Many countries, particularly those afflicted by conflict and instability, face critical challenges concerning human resources in the health sector. This includes a shortage of health workers, geographic maldistribution, and performance issues.
“In Western Africa, for instance, we have found that most health workers are concentrated in urban areas, and there are very few in rural areas. This is due to issues like lack of proper housing, potable water, and quality schooling for their children,” says Noor Tromp, KIT’s Advisor on Human Resources for Health (HRH) projects.
The attention on HRH has increased in the last year, as its critical role became clear in the response to the COVID-19 pandemic. Given KIT’s expertise and experience, we have partnered with several organisations to improve HRH.
In the last year alone, we embarked on three new projects. Firstly, we are supporting the government of Libya to strengthen its health workforce. We are developing knowledge products like a paper on HRH challenges in fragile states and a tool to analyse workforce governance for the Libyan Government. Once the political unrest abates, we intend to provide technical support to elaborate a strategy on HRH. This project is funded by the World Bank.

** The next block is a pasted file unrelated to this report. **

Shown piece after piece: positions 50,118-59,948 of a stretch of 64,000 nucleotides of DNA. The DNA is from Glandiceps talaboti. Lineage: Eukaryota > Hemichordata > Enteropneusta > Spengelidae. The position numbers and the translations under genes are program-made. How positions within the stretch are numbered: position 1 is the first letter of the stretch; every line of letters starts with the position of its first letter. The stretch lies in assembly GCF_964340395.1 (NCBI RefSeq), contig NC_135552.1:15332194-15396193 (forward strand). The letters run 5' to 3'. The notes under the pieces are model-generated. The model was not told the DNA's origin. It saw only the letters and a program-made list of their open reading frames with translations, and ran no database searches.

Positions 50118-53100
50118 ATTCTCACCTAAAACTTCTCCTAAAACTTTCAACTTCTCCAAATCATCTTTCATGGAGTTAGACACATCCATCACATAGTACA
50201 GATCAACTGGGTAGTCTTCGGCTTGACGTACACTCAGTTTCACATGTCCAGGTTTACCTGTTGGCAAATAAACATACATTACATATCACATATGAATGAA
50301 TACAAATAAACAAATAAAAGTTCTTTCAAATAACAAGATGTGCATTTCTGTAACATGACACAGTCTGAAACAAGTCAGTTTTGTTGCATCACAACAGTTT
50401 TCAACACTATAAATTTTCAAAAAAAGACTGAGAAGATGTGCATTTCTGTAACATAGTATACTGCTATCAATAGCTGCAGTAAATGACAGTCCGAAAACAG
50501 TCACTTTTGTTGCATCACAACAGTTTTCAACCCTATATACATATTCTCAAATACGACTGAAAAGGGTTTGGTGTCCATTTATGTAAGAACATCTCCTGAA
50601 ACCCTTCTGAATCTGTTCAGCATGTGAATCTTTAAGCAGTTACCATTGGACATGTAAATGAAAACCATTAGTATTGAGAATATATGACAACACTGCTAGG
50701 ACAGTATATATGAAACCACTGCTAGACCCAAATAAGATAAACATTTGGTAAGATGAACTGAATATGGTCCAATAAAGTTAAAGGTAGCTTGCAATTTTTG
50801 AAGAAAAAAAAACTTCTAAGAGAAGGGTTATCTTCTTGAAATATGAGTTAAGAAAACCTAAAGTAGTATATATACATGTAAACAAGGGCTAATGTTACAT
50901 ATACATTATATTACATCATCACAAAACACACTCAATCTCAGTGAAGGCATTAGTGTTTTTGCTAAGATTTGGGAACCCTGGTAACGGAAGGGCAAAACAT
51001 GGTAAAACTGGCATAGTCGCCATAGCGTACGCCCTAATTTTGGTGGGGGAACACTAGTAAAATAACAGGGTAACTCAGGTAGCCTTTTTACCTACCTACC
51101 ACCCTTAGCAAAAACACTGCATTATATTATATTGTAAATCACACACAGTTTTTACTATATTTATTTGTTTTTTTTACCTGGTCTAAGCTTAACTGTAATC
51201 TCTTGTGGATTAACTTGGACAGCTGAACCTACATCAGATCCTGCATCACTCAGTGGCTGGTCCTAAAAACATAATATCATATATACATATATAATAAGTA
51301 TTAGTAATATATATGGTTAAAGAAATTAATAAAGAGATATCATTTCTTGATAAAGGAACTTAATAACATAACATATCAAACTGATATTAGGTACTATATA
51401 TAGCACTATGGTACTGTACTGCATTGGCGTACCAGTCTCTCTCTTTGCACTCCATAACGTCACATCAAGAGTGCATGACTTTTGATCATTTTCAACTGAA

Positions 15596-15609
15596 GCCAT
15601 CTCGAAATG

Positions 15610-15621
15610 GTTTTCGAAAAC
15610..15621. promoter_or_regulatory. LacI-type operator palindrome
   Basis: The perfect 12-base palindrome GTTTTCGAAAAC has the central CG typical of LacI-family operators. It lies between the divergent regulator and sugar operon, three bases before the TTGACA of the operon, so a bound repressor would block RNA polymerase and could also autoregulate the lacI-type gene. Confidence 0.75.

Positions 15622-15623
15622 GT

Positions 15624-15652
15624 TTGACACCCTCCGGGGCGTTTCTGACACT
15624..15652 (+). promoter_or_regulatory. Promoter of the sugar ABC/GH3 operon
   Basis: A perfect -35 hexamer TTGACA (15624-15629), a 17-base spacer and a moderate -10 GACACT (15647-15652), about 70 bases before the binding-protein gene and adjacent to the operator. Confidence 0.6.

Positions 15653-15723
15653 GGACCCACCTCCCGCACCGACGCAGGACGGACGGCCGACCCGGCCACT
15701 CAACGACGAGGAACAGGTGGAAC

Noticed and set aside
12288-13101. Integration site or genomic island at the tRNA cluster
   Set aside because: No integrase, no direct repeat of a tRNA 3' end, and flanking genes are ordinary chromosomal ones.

Secondly, we are providing advice to the Pan American Health Organization (PAHO) on how their technical cooperation in HRH could contribute more effectively to improving access to and the quality of HRH. And how this could be aligned with future health needs and integrated into the health systems as part of their goal to achieve universal health coverage.
The last of the three is the Global Fund Strategic Initiative for Human Resources in Health. Within this three-year project, we provide technical assistance to Ministries of Health in Nigeria, Chad, Mali, Niger, and the Democratic Republic of Congo, to improve health worker planning. The goal is to ensure that the right type of health worker is in the right place.
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